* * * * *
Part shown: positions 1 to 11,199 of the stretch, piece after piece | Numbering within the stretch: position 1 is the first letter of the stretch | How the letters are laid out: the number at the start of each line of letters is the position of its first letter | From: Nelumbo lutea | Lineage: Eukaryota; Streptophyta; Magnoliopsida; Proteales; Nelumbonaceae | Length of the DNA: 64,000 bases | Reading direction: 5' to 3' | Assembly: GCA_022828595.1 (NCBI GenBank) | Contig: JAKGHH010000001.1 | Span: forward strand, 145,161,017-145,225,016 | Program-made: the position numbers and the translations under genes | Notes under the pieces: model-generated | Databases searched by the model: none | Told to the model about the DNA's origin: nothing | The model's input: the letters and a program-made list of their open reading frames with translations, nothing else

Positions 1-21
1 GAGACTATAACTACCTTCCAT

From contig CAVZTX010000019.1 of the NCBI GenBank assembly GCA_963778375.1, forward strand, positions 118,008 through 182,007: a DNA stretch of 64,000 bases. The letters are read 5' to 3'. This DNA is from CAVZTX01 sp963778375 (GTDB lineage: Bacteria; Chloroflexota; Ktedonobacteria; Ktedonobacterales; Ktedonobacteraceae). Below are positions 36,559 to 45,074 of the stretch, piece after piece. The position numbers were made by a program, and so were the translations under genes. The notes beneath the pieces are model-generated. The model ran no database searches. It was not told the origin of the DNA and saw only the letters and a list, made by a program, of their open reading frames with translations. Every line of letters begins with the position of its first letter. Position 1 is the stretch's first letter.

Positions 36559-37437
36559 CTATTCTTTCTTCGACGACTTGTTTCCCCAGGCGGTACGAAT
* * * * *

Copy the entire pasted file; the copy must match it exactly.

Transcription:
Part shown: positions 1 to 11,199 of the stretch, piece after piece | Numbering within the stretch: position 1 is the first letter of the stretch | How the letters are laid out: the number at the start of each line of letters is the position of its first letter | From: Nelumbo lutea | Lineage: Eukaryota; Streptophyta; Magnoliopsida; Proteales; Nelumbonaceae | Length of the DNA: 64,000 bases | Reading direction: 5' to 3' | Assembly: GCA_022828595.1 (NCBI GenBank) | Contig: JAKGHH010000001.1 | Span: forward strand, 145,161,017-145,225,016 | Program-made: the position numbers and the translations under genes | Notes under the pieces: model-generated | Databases searched by the model: none | Told to the model about the DNA's origin: nothing | The model's input: the letters and a program-made list of their open reading frames with translations, nothing else

Positions 1-21
1 GAGACTATAACTACCTTCCAT

From contig CAVZTX010000019.1 of the NCBI GenBank assembly GCA_963778375.1, forward strand, positions 118,008 through 182,007: a DNA stretch of 64,000 bases. The letters are read 5' to 3'. This DNA is from CAVZTX01 sp963778375 (GTDB lineage: Bacteria; Chloroflexota; Ktedonobacteria; Ktedonobacterales; Ktedonobacteraceae). Below are positions 36,559 to 45,074 of the stretch, piece after piece. The position numbers were made by a program, and so were the translations under genes. The notes beneath the pieces are model-generated. The model ran no database searches. It was not told the origin of the DNA and saw only the letters and a list, made by a program, of their open reading frames with translations. Every line of letters begins with the position of its first letter. Position 1 is the stretch's first letter.

Positions 36559-37437
36559 CTATTCTTTCTTCGACGACTTGTTTCCCCAGGCGGTACGAAT